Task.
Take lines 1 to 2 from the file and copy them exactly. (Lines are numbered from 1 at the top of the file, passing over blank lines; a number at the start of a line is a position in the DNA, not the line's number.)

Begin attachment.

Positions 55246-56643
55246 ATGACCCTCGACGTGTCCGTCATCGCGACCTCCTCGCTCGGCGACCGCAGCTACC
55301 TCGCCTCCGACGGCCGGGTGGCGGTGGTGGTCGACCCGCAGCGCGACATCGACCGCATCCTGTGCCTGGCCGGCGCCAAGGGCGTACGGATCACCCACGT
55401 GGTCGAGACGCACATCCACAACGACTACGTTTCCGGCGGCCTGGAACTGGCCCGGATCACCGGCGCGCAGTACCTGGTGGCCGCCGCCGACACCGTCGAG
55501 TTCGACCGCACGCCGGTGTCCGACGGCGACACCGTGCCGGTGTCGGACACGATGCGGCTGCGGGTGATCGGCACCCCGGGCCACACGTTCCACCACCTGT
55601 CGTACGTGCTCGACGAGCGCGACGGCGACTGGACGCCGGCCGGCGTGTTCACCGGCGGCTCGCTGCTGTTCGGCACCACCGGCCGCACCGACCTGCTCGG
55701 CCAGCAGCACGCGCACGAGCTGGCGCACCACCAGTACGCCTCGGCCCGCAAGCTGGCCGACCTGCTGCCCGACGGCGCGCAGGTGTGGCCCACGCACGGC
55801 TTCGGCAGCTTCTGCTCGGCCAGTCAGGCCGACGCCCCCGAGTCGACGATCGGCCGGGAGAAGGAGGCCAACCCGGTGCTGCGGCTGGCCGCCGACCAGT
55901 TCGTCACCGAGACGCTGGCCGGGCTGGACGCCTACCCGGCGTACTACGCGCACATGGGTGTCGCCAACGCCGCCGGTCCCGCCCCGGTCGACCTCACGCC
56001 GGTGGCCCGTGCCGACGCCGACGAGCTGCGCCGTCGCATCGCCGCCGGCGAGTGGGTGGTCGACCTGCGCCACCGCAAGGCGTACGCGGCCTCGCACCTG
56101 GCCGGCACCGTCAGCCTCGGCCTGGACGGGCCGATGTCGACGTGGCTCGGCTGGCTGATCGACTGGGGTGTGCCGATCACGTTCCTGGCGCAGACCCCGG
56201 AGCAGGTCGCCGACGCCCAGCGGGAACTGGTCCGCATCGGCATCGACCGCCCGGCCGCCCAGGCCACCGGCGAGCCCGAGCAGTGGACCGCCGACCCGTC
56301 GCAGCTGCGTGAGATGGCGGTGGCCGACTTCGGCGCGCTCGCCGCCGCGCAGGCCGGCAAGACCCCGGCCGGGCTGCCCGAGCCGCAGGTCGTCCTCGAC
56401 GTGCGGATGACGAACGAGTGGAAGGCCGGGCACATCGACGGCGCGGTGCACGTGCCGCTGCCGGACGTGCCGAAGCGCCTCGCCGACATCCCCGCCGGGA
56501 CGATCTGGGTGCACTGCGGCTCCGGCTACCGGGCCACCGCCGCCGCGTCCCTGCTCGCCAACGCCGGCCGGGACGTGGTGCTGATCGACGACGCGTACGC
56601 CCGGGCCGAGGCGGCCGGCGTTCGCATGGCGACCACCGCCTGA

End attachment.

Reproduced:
Positions 55246-56643
55246 ATGACCCTCGACGTGTCCGTCATCGCGACCTCCTCGCTCGGCGACCGCAGCTACC